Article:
One of the last people we met on our journey was Karla, a single mother deported from Phoenix who was forced to leave her two sons – both American citizens – behind in Arizona. Without relatives to care for them, the boys ended up in the custody of Child Protective Services. Karla was brought to the U.S. with her sister and mother when she was a teenager. She’d made a home in Phoenix for 26 years until she was detained after a domestic dispute with her boyfriend. Talking through tears at one of the few shelters for deportees, she told us she misses her kids dearly but knows she can’t offer them a better life in Mexico. She tells us that if it came down to it she would rather give them up for adoption than subject them to a dangerous life on the streets where she can’t protect them. As if to punctuate our conversation, gunshots rang out in the night as we talked to Karla. We all jumped a bit. Karla told us that happens all the time and is precisely why she would not bring her children with her.
The fear of being across the border in Mexico at night lessens when you meet and talk with people who are still in the midst of their journey. When we were done with our story we had the liberty to simply drive back across the border… but it's hard to forget the people we met.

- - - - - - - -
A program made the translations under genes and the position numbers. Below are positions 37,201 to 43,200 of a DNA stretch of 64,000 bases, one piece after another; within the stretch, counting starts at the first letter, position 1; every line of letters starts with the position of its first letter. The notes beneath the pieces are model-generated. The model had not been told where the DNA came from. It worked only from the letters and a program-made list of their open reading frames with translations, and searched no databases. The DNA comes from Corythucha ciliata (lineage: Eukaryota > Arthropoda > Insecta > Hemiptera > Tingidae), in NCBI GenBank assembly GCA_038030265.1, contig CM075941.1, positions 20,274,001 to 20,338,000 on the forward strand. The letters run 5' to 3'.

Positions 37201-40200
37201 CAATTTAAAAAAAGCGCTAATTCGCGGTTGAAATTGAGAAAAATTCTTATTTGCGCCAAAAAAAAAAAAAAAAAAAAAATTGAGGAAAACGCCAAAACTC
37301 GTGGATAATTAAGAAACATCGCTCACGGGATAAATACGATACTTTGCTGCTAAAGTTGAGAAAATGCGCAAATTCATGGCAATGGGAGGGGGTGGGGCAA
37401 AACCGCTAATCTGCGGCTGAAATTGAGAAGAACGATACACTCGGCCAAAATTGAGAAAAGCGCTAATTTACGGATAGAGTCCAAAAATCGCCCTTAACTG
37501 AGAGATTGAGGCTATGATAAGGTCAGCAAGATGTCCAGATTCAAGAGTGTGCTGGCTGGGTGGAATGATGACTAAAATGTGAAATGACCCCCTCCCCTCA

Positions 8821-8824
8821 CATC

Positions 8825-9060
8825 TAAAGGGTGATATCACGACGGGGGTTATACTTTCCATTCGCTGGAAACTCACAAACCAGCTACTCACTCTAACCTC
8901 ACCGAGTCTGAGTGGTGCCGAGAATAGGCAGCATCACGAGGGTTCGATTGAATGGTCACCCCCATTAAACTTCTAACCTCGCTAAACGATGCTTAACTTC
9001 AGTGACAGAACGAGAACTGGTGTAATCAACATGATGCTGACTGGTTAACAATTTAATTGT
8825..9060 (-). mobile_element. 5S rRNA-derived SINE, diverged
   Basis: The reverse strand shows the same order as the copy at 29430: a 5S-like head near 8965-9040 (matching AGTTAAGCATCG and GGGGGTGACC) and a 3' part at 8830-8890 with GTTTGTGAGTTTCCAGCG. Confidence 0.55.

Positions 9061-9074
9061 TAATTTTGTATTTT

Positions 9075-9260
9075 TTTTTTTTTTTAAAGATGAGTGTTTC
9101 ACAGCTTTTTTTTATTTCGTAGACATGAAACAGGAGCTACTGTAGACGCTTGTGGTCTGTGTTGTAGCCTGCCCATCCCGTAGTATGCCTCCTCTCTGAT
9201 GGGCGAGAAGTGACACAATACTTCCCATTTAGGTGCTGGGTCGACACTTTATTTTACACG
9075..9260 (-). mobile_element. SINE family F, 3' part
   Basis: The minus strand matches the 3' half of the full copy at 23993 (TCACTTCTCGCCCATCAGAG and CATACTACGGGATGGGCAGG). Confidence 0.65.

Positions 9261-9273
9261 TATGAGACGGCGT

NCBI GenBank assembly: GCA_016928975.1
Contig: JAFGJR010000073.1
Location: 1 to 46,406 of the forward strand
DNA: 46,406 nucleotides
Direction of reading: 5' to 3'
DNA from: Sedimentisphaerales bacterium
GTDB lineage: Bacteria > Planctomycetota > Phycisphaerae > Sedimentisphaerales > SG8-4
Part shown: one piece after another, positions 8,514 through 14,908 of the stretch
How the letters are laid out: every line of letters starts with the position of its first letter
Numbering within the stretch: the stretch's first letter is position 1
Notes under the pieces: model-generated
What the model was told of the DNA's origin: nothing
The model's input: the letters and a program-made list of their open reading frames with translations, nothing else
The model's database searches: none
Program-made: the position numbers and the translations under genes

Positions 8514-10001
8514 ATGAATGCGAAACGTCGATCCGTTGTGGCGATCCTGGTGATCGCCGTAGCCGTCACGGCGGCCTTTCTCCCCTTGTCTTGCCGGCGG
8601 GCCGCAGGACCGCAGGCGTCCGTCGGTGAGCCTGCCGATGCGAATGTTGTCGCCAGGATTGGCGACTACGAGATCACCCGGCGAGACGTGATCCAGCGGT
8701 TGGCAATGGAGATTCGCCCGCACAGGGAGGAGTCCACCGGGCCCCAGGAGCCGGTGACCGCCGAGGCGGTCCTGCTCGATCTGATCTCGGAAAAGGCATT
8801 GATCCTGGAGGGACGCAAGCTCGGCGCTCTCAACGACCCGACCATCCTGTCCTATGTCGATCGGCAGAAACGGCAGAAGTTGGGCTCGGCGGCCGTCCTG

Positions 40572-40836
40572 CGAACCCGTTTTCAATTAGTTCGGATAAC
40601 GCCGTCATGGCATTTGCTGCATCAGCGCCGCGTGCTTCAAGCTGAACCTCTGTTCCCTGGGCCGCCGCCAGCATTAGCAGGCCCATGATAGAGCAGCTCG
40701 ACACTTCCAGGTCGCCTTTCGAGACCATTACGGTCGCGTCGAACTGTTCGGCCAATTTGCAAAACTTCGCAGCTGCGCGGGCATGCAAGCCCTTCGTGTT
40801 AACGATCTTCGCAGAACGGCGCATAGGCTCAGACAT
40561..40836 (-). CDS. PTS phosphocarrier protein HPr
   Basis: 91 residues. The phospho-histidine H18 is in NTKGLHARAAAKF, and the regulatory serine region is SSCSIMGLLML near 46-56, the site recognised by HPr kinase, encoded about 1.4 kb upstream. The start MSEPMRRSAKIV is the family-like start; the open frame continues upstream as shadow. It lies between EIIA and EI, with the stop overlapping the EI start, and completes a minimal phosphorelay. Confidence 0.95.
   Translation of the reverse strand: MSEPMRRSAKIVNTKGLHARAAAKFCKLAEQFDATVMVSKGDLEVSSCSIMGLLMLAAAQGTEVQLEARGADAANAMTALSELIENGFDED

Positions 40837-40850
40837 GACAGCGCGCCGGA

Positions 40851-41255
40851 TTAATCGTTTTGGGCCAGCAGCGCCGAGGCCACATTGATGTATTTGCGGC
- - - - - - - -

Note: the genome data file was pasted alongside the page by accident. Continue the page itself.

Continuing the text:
It is unfortunate that the deportees are victimized by the cartels. However the responsiblity to rid Mexico of the cartels lies with it's own government. This report failed to mention that deportees have access to phones and can receive funds from family and friends prior to deportation. Deportees have several options available to them like seeking assistance from there consulate prior to deportation. This is another attempt blame America for Mexico's problems.
Not a real surprise, is it? They're motsly only obsessed with the Holocaust. Not really talking about the killings by communist Russia or China either. Wrongly enough the mass media also seems to follow the same pattern and I keep wondering why
Another unbelievable and a heart-wretching story. Are we really this disconnected and selfish as a society to cause so much injustice and sorrow to so many... and for what price ??? ...or for what glory ??? Shameful it is we have become....